What’s in a name? If the name is Sarah A. Reed, it’s a legacy of caring.

Geri Cicchetti

Wednesday Mar 16th, 2022

Sarah A. Reed was born on March 16, 1838, into a prominent Erie family. She was the eighth and final child of William and Elizabeth Reed and the great-granddaughter of Seth Reed, one of the original settlers and a Revolutionary War veteran.

“Colonel Seth Reed was the area's first permanent settler arriving here in the summer of 1795. He started in business by establishing a trading post, sawmill, and inn on the site of the 1753 French fort. Succeeding generations, namely Rufus and Charles Manning, would considerably expand the family's commercial enterprises. By the mid-1830's, Rufus was already one of Erie's wealthiest men, owning extensive property throughout the borough, as well as interests in shipping, grist mills, lumber mills, distilleries, and stagecoach lines. Son Charles gave every indication of being an even shrewder businessman than his father.” (

Sarah was the great-niece of Charles, an early Erie businessman.  Charles Reed built a mansion which is now the Erie Club, located at West 6th and Peach Street.  

“When Charles Reed died in 1871, he had been among other things, president of the Erie and Pittsburgh Railroad, vice-president of the first National Bank, and owner of a magnificent hotel bearing his name; and Erie was well on its way to becoming an important manufacturing center. The stately homes of its new captains of industry extended westward from Reed's mansion along Sixth Street. (

Sarah came from a family of privilege but had a true passion for caring for the less fortunate. A Feature story on Sarah Reed was included in the MBA Business Magazine, April 2021.  Here is her story from the Magazine.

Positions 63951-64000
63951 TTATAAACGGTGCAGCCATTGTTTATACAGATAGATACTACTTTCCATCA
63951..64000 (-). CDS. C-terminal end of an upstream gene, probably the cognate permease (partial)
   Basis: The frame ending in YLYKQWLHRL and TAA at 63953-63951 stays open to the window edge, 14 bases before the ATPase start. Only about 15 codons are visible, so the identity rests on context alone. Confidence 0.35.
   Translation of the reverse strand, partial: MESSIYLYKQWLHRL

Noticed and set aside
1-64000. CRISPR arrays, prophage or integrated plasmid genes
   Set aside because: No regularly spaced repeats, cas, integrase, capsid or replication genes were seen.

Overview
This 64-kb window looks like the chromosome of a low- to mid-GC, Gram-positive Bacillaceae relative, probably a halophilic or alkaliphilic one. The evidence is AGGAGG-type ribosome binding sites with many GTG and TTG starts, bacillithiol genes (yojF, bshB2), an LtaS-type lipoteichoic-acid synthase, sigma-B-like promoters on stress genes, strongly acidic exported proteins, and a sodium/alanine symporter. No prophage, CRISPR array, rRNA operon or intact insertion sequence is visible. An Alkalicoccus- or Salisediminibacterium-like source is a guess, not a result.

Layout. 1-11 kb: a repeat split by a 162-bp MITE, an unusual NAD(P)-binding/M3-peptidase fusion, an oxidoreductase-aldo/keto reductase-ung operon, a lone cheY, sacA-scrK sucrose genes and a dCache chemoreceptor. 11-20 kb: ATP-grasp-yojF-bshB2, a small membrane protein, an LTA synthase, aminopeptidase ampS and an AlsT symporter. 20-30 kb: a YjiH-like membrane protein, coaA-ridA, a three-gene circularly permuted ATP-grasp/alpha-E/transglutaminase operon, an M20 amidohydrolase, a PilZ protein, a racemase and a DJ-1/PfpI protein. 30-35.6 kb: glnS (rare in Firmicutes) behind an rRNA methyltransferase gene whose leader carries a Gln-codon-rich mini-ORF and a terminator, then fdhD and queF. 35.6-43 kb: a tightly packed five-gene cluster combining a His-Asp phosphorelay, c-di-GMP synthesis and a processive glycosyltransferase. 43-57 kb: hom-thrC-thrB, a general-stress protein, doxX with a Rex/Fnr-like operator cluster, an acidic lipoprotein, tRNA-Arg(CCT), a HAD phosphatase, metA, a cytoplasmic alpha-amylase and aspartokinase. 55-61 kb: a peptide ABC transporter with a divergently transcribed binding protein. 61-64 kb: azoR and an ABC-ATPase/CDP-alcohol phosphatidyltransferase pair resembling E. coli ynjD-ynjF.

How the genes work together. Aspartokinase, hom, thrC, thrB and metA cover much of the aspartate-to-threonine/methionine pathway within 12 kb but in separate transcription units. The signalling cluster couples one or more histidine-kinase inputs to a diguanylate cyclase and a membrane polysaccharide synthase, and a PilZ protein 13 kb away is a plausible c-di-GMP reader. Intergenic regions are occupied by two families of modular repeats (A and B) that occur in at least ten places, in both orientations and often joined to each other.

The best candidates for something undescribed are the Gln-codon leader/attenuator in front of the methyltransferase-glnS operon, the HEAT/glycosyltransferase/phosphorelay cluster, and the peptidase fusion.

Sarah “Reed was a true influencer of her time. She had connections, business savvy — passed down from her father who was Secretary-Treasurer of the Erie Canal — and made it her mission to dedicate her life to community service.  In 1871, when she and a group of 30 women joined forces to form “The Association for Improving the Conditions of the Poor, and A Home for the Friendless,” it was a decision that would impact thousands of lives for generations to come. 

At first, the “Home for the Friendless” operated out of the family homestead of Reed’s great-uncle Rufus Reed on Seventh and State Streets, and eventually moved to the site of the future Soldiers and Sailors Home. In 1875, the home found a more permanent location at 22nd and Sassafras Streets — gifted by a Board member and her husband, the Honorable M.B. Lowry, an Erie native and Pennsylvania state senator. By 1890, as the needs of the community grew, the home expanded to separate buildings for children and adults.

Reed devoted her life to what would be known as Erie’s oldest human services agency, serving as president for 45 years, while also dedicating her time and service to 25 other organizations and various charities in the Erie area. In fact, “Erie’s Grand Old Lady” had such a profound impact on the community, that the mayor of Erie named March 16, 1927 “Sarah Reed Day” in honor of her 89th birthday. In 1934, Reed passed away at the age of 96. Two years later, the organization was renamed in her honor — something the humble Reed never allowed during her lifetime.

One hundred and fifty years since founding the “Home for the Friendless,” the legacy of Sarah Reed and her 30 co-founders lives on in two separate nonprofit centers incorporated in 1986 — Sarah A. Reed Children’s Center, the region’s longest-standing behavioral health facility, and the former “Old Ladies Home” — the multi-faceted, continuum care senior living facility, Sarah Reed Senior Living.

It is because of her deep caring for the Erie community and the 150-year legacy of her work that future stories on how Sarah A. Reed shaped Erie’s history will be featured here in subsequent weeks.

Sarah Reed